Writing Home: Salutations Depuis Abidjan!
Greetings from Abidjan
I wake up in Abidjan, Côte d’Ivoire, to a blast of heat and humidity, the sound of car horns, endless construction and the smell of grilled fish. My 15-minute commute to work starts with grabbing some food from a street vendor. Since I am not an early riser, breakfast usually involves the last bits of what she has — beans, part of an omelet, leftover stew, potatoes and the signature Ivorian pepper paste. I then pick through the sandy, potholed streets, passing an assortment of shops and stands: upscale bakeries, car wash stations, Western Union branches as well as vendors selling garba — fried tuna served with diced tomatoes, onions, hot peppers and the ubiquitous cassava side dish, attiéké.
Abidjan is a lively city, and I find that the best way to experience it is on foot. Despite my lifelong challenge with navigation, I rarely get lost when walking. I ask for directions and in return make acquaintance-friends who alternate between providing helpful information and sharing blunt, unsolicited advice: “You look tired today. You should wear more lipstick,” for example.
What always feels comforting to me is the sense of community — a community that includes me, even as a white woman (though I am Indian-American, in sub-Saharan Africa, I am considered white). I’ve had positive experiences throughout West Africa, but Abidjan’s unique habit of using French rather than local languages and its historically open postcolonial immigration policy have made it a particularly easy transition for me and other nonnatives.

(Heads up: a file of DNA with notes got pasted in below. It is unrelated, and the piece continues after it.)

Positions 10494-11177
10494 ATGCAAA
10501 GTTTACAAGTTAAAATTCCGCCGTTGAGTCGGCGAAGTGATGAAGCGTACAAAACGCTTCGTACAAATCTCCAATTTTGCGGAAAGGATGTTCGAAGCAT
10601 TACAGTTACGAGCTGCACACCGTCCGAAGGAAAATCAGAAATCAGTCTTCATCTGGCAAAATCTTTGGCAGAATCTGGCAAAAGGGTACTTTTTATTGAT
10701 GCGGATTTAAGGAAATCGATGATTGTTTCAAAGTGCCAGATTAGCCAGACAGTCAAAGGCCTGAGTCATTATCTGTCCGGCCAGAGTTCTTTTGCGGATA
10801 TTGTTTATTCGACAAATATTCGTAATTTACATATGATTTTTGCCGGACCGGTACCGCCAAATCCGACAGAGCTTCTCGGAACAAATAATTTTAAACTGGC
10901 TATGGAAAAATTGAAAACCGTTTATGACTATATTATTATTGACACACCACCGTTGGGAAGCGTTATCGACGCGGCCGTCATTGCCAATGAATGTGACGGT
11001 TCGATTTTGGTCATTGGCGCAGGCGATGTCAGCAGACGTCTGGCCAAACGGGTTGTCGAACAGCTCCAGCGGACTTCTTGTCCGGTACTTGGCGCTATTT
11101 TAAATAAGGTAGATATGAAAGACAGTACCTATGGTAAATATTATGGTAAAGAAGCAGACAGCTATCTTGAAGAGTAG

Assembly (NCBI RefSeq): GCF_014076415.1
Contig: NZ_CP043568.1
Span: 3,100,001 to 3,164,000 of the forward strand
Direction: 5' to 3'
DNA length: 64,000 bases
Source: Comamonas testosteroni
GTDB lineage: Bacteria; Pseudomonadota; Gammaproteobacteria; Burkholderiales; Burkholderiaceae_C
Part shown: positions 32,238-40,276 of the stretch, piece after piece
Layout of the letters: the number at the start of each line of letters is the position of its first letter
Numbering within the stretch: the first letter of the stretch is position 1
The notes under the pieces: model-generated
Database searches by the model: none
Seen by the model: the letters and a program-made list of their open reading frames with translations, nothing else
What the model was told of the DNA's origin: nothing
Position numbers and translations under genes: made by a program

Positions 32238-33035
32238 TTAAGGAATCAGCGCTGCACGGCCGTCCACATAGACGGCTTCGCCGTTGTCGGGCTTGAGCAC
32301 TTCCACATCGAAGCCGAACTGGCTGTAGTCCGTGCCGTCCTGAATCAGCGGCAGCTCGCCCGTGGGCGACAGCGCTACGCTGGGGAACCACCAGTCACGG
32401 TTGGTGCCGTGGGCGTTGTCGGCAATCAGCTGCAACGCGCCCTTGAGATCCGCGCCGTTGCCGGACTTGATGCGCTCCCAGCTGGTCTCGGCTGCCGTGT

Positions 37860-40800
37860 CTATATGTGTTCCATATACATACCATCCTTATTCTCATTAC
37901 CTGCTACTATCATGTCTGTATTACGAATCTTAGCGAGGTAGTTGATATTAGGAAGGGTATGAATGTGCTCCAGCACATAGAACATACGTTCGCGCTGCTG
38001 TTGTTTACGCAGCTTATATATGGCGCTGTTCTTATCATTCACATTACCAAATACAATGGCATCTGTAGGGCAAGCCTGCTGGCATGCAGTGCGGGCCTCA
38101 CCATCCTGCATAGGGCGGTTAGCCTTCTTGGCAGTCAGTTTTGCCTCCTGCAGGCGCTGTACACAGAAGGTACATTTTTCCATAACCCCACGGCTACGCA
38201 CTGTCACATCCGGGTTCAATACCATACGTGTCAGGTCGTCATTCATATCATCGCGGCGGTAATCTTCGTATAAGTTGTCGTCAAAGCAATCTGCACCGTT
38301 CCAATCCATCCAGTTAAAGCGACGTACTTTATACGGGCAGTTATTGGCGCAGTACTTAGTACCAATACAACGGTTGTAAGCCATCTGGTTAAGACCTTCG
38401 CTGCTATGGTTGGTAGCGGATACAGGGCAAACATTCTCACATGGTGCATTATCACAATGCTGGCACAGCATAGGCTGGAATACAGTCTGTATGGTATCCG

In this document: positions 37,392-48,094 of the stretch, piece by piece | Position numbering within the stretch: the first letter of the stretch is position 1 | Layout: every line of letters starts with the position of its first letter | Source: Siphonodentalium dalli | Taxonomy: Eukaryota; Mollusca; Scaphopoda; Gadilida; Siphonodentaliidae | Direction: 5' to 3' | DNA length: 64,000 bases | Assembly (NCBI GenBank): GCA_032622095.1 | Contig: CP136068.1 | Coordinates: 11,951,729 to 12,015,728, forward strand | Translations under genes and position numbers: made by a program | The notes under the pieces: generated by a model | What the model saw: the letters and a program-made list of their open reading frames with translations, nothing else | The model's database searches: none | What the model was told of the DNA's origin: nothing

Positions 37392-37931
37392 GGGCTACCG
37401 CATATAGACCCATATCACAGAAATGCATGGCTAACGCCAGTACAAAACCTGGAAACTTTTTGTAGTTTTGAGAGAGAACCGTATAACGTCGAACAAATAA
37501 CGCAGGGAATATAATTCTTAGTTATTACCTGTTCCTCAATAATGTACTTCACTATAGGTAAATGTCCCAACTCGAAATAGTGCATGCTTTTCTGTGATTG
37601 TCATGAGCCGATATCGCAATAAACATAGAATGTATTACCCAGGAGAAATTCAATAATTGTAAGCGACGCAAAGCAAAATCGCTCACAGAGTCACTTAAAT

I am living here through the luck of the draw. My company needed a regional coordinator for a USAID-funded health policy project. By day, I support a team of amazing professionals working with government ministries in six West and Central African countries to build policy platforms to prevent the spread of zoonotic diseases like Ebola. Outside the office, I commit to discovering new neighborhoods and enjoying Abidjan’s local music and food scenes.
As an anthropology major at Rice, I felt that it was the norm rather than the exception to be drawn to living abroad and adapting to different cultural environments. I am not sure what comes next for me after my current role here ends, but I know this very uncertainty is a natural part of the learning process. The lessons Abidjan has taught me will make me better prepared than ever for the next challenge.
— Chethana Biliyar ’08